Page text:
Handy Guide to What's Coming in Our Careers Charles Handy looks at the future of
jobs and employment
By: John Shepler
Pick up a newspaper. Any paper, any edition. Somewhere in
the national or business section you'll see two stories that
seem to conflict. The first talks of an unprecedented business
expansion with an ever rising stock market and the lowest unemployment
in twenty or thirty years. Just inches away you'll find a report
that such and such company is laying off two or three thousand
workers. There they sit, side by side, with no editorial comment.
Yet something seems amiss. Does this really make sense?
It makes no sense in the expectations most of us grew up with.
You stayed in school to get a good job. Only dropouts bounced
around from job to job, never knowing what they'd be doing next.
You picked what you wanted to be early in life and were told
to choose carefully because that was what you would be doing
the rest of your life. High School was preparation for College.
College was preparation for a life's work. You picked a good
profession and went to work for a good company so you'd be "set
for life." If you didn't or couldn't go the college route,
you went to junior college or nursing school, joined a trade
union or perhaps went into the family business. Whatever the
choice, you were setting up for your future. It was a future
that might be clearly seen.
What nobody told you, because nobody knew, is that the world
would change right before your eyes. You can't tell where a car
is built anymore because the parts come from all over the world.
One of the "big three" automakers is soon to be a foreign
company. Banks seem to change names every few weeks, not that
there is any reason to set foot in one since your check is handled
electronically, loans and certificates of deposit can be had
in the grocery store and the gas station gives you cash advances.
To top it off, Intel of all places, is cutting back jobs as we
You might smile at this, but it's a nervous smile isn't it?
You know that you and I have been affected or are going to be
affected by whatever is changing in business. Our expectation
or paradigm of how the world is supposed to work seems not to
fit the evidence of what we read in the papers or hear in the
rumor mills at work. The certainty we may have felt in our careers
isn't quite there anymore.
Charles Handy, one of the foremost writers on management and
business in Great Britain, has a book you'll find worth reading.
It's called "Beyond Certainty, The Changing Worlds of Organizations."
It's a collection of his essays, some of which sparked his other
books, "The Age of Unreason" and "The Age of Paradox."
Just the titles seem to resonate with the almost chaotic events
in our work lives.
What's different these days is that the fundamental structure
of how businesses operate is changing for good. In the last century,
the way we live and work was upset as most people moved off family
farms and into factories. It was upset again when people moved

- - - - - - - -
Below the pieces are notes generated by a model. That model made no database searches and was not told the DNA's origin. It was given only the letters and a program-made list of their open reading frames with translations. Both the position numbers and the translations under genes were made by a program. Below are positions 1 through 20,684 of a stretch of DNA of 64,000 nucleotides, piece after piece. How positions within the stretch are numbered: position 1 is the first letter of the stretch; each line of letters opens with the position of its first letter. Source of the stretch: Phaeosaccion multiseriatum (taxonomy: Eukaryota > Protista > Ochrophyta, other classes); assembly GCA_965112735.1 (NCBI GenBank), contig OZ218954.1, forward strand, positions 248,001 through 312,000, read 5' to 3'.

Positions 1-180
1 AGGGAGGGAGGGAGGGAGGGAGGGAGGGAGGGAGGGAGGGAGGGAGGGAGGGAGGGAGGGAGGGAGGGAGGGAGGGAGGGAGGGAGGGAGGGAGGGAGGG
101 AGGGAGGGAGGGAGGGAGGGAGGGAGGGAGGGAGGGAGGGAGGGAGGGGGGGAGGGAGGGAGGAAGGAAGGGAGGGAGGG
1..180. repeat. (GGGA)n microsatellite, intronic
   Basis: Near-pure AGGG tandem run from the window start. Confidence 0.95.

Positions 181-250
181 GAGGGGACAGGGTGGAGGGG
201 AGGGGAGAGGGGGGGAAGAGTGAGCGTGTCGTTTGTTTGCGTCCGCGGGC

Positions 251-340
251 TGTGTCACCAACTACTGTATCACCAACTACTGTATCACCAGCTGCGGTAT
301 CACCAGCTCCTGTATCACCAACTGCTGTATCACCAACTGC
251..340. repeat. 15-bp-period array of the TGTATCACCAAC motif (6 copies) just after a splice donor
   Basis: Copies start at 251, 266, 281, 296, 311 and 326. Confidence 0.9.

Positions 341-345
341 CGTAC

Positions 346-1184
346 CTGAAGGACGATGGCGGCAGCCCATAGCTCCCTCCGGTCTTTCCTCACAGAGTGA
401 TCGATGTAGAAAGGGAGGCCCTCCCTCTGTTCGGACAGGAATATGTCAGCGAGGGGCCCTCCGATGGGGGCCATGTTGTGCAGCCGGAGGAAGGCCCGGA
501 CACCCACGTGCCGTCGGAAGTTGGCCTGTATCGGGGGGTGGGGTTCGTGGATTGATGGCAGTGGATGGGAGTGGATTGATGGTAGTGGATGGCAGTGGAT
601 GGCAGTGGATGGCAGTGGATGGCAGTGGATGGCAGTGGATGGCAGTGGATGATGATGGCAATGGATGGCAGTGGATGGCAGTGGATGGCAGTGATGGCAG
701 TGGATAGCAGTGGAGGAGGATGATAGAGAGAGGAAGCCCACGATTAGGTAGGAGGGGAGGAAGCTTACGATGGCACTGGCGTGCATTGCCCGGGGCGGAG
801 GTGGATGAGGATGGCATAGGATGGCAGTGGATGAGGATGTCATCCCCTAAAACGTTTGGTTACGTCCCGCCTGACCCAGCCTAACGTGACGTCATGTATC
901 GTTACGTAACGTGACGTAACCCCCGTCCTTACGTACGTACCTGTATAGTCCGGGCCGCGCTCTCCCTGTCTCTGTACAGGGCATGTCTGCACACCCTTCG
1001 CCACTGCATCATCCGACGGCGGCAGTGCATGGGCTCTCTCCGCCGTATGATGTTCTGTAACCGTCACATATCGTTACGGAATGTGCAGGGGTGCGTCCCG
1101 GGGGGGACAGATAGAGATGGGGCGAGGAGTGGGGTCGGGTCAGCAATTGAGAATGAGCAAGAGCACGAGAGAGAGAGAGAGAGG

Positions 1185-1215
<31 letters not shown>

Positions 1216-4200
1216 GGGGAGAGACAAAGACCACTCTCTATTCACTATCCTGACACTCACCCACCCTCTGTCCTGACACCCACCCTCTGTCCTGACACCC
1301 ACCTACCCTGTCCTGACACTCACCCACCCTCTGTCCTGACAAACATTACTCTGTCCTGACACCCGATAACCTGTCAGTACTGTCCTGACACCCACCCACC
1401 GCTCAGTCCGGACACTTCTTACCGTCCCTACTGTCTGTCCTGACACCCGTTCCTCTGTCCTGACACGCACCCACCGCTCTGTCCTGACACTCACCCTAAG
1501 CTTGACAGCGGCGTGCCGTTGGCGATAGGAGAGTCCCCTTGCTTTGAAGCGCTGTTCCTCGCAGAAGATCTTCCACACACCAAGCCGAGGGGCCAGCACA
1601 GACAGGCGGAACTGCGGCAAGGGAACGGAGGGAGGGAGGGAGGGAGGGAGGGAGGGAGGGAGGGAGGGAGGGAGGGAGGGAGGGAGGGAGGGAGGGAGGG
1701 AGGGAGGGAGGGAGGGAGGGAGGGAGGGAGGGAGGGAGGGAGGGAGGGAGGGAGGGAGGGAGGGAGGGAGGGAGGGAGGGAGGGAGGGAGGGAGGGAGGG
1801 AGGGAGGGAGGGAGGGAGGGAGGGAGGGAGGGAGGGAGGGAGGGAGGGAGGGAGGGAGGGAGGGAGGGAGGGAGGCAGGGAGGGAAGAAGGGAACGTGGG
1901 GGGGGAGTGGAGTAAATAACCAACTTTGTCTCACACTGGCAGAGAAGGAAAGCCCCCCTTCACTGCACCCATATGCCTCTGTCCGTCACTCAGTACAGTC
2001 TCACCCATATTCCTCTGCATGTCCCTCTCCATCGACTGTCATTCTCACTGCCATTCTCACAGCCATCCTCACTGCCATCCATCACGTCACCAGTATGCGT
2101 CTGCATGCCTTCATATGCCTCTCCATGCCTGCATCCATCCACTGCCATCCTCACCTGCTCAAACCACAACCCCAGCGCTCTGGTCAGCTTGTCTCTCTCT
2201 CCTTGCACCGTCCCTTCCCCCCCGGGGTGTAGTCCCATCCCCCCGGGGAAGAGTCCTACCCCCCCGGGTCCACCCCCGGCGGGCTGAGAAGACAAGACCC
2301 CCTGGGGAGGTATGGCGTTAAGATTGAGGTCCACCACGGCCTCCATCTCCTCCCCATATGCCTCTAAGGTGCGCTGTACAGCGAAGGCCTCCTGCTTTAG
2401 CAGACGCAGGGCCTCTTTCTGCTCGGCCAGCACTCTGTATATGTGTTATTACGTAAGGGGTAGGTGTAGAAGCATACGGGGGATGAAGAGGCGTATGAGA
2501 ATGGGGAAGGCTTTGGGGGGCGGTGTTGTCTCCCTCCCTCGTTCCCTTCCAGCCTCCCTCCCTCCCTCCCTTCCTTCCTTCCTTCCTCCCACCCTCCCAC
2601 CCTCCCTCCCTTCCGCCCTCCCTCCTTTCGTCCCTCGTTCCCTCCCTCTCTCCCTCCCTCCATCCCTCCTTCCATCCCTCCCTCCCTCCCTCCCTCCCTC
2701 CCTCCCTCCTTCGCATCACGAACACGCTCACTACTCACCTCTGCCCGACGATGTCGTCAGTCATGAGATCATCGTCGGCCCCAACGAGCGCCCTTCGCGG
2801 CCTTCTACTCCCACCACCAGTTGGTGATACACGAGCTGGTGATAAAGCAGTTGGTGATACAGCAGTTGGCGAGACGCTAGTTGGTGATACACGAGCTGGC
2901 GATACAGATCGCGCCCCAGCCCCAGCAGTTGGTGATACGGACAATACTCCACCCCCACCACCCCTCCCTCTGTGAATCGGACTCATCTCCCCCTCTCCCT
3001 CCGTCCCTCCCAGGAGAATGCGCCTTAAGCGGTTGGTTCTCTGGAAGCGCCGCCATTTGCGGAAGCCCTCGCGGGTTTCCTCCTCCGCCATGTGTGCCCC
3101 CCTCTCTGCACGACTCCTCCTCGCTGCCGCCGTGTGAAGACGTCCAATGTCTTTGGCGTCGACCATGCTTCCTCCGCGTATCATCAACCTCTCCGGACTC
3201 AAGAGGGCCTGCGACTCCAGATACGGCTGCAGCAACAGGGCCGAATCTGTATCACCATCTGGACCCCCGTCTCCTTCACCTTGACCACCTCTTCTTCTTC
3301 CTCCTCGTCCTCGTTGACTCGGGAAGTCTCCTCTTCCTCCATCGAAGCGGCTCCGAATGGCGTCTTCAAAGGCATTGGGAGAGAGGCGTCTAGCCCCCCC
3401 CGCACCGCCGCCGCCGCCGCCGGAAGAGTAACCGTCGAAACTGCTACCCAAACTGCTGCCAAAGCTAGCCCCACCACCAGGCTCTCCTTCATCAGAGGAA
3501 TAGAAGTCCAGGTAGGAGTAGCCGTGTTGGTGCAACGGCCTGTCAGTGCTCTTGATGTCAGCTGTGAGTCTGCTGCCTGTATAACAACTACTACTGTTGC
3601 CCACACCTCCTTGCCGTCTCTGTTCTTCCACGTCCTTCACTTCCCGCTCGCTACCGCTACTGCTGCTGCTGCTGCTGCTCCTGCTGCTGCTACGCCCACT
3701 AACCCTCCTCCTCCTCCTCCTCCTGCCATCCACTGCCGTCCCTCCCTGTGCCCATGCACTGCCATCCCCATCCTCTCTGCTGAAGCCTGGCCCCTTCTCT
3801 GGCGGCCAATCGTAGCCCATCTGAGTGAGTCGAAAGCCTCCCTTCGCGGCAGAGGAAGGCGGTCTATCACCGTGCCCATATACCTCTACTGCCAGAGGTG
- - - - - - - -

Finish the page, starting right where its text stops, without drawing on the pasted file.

out of factories and into offices. It's time now for the offices
to vacate...but to what?
If Charles Handy is right, we'll be more and more on our own
to figure out where the opportunities are and how we can capitalize
on them. Most all companies will shrink to a core of key players
who will hold the critical knowledge of the company and stick
with it for long periods of time. They'll be supported by a larger
group of professionals who will come and go as needed, perhaps
on short term contracts or other temporary arrangements. Everything
else will be subcontracted or "outsourced" to use the
latest wording. The new thinking on productivity is "half
the people paid twice as well producing three times as much."
If you think that's radical, consider that offices will become
more like clubs where people come to meet when they need or want
to but don't have permanent private spaces. Most work will be
done in far-flung locations, some at home, some on-site with
a customer, some on the road and some in smaller team centers.
This will make more and more sense as we use computers and networks
to do what we do all day.
Careers? They'll be built on portfolios of our best work,
which we'll sell to the highest bidder for our skills at a given
time. Many of us will spend the first third of our lives learning,
the second third working, and the last third just living as we
please. As long as the financials of all this work out, it might
not be all that bad.
One thing to remember is that these thoughts are at best a
trend, not an absolute. People still live on family farms, they
still work in factories, they still follow their retiring parents
into big offices. In fact, I was amused by a story in USA Today
about the new "middle management boom." Yes, managers
are now the hot prospects in the job market. Can you believe
it? I should point out that what's being sought now are leaders,
not dictators or gate-keepers, and certainly not career bureaucrats.